A new contender has entered the race for Crown’s shares, which appears to be a hotly sought after commodity in recent months. Australian casino rival The Star Entertainment Group has proposed a $12 billion merger which would see the combined entities becoming the largest casino operator in the country. This came just as the Blackstone Group sweetened its offer to buy out all of Crown shares. Meanwhile, Genting Singapore has shown only a slight increase in casino sales compared to Q4 of last year, which may indicate that pent up demand that it was relying on may be stalling. A similar case can be observed in Okura Holdings, which has announced it will be permanently shutting two of its pachinko halls in Japan due to “deteriorating operating and financial performance since the outbreak of covid in Japan.” Finally, our feature article today takes a look at the impact of global components shortages and the challenges it proposes to supply chain companies and gaming manufacturers alike.
First, the news
- Genting Spore Q1 revenue ticks higher, other metrics deteriorate
- The Star enters race for Crown, proposes $12 billion merger
- Blackstone ups bid for Crown
- Crown appoints Steve McCann as CEO
- Crown Perth reopening from Saturday May 8
- Macau hotel occupancy rate tops 80% in Golden Week
- China claims to be winning cross-border gambling battle
- Genting HK agrees financing package with creditors
- Okura Holdings to close two underperforming pachinko halls
- SkyCity announces indicative pricing for retail bond offer
- Genting HK gets creditor green-light for holistic recapitalization
What you need to know
Australian casino operator The Star Entertainment has officially entered the race for Crown Resorts, proposing a $12 billion mega-casino merger. The company believes a merger with Crown represents a compelling value proposition for all shareholders by creating a national tourism and entertainment leader and delivering between $150 million to $200 million in cost synergies per annum, along with enhancing its products and experiences for its guests across a portfolio of integrated resorts. Crown confirmed receiving the unsolicited proposal from The Star on Monday morning, noting that the merger proposal would result in pro forma ownership of the merged entity of 59 percent for Crown shareholders and 41 percent for Star shareholders.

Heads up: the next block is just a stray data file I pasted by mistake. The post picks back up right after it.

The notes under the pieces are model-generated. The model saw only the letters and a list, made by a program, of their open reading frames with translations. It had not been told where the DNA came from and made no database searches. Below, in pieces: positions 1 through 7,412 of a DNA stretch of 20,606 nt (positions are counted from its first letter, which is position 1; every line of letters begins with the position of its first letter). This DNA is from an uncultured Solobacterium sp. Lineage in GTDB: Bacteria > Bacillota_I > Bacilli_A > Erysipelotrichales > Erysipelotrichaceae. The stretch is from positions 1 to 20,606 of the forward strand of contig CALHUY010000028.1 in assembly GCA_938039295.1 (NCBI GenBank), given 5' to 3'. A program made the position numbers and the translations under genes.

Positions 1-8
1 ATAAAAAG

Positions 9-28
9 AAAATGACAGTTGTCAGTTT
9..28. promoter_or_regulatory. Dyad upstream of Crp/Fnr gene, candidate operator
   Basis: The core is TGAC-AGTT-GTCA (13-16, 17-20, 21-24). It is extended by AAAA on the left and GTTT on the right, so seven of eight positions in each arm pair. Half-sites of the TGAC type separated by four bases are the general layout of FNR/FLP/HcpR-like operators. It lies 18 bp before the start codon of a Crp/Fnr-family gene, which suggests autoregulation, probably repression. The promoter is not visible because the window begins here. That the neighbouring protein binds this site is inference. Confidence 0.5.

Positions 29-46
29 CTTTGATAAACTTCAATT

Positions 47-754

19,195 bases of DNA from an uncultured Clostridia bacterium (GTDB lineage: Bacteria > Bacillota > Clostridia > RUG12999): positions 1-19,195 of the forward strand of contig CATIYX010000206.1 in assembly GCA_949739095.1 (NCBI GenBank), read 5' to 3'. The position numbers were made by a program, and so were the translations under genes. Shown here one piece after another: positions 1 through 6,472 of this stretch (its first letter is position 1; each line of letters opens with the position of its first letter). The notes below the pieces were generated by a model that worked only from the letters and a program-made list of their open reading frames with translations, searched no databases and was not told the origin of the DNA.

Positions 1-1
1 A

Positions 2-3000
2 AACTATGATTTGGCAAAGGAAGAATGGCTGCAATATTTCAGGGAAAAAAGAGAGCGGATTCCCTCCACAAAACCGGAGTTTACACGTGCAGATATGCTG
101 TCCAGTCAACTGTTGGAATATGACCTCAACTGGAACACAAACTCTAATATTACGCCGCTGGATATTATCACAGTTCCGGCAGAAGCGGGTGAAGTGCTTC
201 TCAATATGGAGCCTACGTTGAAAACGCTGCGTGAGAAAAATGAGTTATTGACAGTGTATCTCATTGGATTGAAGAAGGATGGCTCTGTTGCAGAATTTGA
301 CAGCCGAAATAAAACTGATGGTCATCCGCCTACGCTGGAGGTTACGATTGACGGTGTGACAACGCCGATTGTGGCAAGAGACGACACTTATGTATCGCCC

Genting Singapore has reported a slight 2 percent increase in casino sales from the final quarter of last year, indicating that the pent-up demand that had been driving recovery has largely stalled. Most other metrics for the group showed a deterioration both sequentially from the prior quarter and from the same period a year earlier. Singapore’s integrated resorts had surprised analysts by the strength of pent up demand and support from locals after the properties reopened. However, they had warned that the performance was unlikely to be sustainable without the resumption of international travel.
Hong Kong-listed Okura Holdings has announced that it will be permanently shuttering two of its pachinko halls in Japan, effective today. The company statement explained that these halls were being scrapped “their deteriorating operating and financial performance since the outbreak of [Covid-19] in Japan in January 2020 and the resulting significant decline in overall customer traffic.” The halls in question are in completely different parts of the country—the K’s Plaza Mikatsuki hall in Ogi City, Saga Prefecture, and the Big Apple YouPark Motosumiyoshi hall in Kawasaki city, Kanagawa Prefecture.
|The Covid-19 pandemic has continued to cause significant challenges for supply chains globally with almost all industries impacted, from toilet paper to new automobiles. Unfortunately, the gaming industry has again, not been spared. The problem has been most pronounced for gaming suppliers that provide physical products, such as gaming cabinets and machines. Gaming systems providers, understandably, are left relatively unscathed. Short of finding new suppliers of components, there isn’t much one can do but wait. Luckily, Ernst and Young predicted that the supply of semiconductors, one of the main components in short supply recently, should go back to normal by the end of the year.|
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